Unaccompanied minors are pouring into America’s classrooms at an alarming rate, and many are unable to read or speak English.
Teachers and school districts across the country are being forced to accommodate tens of thousands of children, Fox News reported Saturday.
“They may have only gone to second or third grade [and] have limited literacy in their first language,” Kelly Reider, county administrator for Anne Arundel County, Md., told Fox. “That does create a different kind of teaching impact on a school than our traditional immigrant families.”
About 63,000 children from Honduras, El Salvador and Guatemala have been apprehended this year, and each deportation proceeding takes an average of 500 days, according to The Hill.
The Obama administration sent 1,000 undocumented children to Louisiana “without telling us, without telling social services, without telling the schools,” Louisiana Gov. Bobby Jindal said Wednesday on the “Laura Ingraham Show.”
Nassau County on Long Island, N.Y., received 1,096 children, and Harris County, Texas, took in 2,866, Fox News reported.
“All children in the United States are entitled to equal access to a public elementary and secondary education, regardless of their or their parents’ actual or perceived national origin, citizenship, or immigration status,” the U.S. Department of Education said in a fact sheet sent to administrators this month, estimating that there are “more than 840,000 immigrant students in the United States, and more than 4.6 million English learners.”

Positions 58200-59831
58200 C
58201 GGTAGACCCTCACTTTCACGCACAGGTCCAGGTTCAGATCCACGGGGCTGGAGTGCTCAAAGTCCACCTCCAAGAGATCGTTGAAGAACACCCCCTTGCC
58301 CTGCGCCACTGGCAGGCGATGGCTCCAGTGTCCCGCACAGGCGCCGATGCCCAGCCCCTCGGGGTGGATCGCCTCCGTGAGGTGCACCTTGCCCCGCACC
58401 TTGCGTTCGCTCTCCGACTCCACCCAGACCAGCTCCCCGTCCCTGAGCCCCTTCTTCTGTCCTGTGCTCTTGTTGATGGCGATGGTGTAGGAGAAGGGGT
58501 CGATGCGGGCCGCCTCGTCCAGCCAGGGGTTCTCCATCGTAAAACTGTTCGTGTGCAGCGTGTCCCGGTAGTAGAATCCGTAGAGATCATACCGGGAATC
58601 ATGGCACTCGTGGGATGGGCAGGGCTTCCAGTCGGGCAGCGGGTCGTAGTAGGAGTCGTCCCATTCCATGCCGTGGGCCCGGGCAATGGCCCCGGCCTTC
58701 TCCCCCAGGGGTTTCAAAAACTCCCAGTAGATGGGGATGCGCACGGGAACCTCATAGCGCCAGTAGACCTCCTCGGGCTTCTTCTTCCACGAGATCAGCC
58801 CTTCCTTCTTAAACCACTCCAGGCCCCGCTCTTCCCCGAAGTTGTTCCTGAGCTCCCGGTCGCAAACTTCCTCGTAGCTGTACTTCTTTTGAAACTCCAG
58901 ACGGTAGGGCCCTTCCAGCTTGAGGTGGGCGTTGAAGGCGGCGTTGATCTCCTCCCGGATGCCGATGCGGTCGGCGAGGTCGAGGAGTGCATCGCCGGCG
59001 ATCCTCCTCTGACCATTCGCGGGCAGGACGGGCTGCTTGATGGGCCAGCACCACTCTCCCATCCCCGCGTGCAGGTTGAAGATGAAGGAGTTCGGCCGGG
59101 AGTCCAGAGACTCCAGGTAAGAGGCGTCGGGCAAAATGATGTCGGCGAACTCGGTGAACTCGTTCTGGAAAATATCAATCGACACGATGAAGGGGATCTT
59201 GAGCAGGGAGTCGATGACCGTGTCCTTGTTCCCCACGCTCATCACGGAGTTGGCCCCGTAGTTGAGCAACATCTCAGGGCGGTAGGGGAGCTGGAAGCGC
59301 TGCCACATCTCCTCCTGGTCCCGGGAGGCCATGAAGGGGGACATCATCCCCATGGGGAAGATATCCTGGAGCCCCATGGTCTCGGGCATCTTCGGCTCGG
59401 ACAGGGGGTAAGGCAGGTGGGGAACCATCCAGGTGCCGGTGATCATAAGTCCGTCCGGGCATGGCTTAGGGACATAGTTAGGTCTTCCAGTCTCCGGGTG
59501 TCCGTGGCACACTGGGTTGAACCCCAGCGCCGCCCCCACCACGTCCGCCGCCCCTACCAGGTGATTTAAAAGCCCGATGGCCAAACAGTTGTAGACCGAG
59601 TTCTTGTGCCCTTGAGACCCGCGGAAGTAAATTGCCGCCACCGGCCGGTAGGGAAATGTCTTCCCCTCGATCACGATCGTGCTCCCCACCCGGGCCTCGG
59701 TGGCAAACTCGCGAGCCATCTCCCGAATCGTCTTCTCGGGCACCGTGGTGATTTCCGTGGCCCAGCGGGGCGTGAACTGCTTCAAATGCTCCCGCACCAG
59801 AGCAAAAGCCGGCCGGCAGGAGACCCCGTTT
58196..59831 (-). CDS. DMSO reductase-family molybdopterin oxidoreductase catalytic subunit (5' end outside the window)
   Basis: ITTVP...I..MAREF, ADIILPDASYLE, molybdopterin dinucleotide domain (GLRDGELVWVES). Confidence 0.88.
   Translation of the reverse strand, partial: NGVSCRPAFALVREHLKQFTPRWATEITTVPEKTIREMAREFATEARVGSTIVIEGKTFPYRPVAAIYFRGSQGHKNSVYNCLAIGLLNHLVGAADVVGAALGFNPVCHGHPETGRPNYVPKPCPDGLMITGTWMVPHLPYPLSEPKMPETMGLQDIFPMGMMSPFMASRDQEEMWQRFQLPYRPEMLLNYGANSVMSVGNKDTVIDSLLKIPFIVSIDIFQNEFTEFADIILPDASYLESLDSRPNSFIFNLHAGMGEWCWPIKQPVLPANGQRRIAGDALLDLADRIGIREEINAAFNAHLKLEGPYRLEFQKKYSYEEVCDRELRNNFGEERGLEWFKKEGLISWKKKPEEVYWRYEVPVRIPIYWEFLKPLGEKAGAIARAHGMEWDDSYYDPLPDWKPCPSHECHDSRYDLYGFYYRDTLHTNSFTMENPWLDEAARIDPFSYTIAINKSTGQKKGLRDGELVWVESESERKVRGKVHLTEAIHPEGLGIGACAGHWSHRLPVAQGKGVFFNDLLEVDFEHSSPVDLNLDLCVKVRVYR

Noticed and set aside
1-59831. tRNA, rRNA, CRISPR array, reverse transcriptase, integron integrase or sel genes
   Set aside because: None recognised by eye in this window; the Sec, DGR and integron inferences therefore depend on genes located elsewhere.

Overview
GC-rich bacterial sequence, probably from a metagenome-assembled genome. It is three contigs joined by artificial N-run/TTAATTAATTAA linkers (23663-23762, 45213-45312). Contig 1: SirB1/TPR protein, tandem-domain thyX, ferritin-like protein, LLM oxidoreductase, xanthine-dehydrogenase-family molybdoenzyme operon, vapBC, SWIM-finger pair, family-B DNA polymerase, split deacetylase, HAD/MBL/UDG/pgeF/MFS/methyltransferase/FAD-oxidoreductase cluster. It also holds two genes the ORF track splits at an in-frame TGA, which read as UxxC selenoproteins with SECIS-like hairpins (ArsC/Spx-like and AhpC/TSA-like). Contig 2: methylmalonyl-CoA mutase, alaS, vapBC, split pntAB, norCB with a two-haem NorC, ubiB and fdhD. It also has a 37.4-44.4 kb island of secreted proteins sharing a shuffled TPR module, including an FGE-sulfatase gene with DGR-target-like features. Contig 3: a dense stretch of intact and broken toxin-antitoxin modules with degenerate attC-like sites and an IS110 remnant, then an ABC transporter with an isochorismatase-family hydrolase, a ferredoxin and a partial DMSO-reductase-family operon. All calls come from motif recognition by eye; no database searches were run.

U.S. Sen. Chuck Grassley, R-Iowa, and U.S. Rep. Bob Goodlatte, R-Va. — the two top Republican lawmakers on congressional judiciary committees — told the Department of Homeland Security that immigration officials are fraudulently allowing children to stay in the country under the Deferred Action for Childhood Arrivals program, according to Fox News.
“The American people deserve to understand why their own government would be encouraging fraud and potentially even helping some who want to do us harm [and] game the system in order to do so,” the lawmakers wrote in a letter to Homeland Security.
The deferred action program was meant as a reprieve to children who were already in the country, the lawmakers wrote, and immigration officials are not verifying that requirement.
Meanwhile, President Obama believes the surge is over.
“The number of apprehensions in August are down from July, and they’re actually lower than they were August of last year,” Obama said, according to Fox. “Apprehensions in July were half of what they were in June.”
Not true, according to Rep. Lamar Smith, R-Tx. “There is a downturn with all categories of illegal immigrants in the summer. It’s the hottest month, it’s probably the most dangerous time to cross hundreds of miles of desert, and so this is not unusual,” Smith said. “I do think there will be an uptick again,” the lawmaker told Fox.
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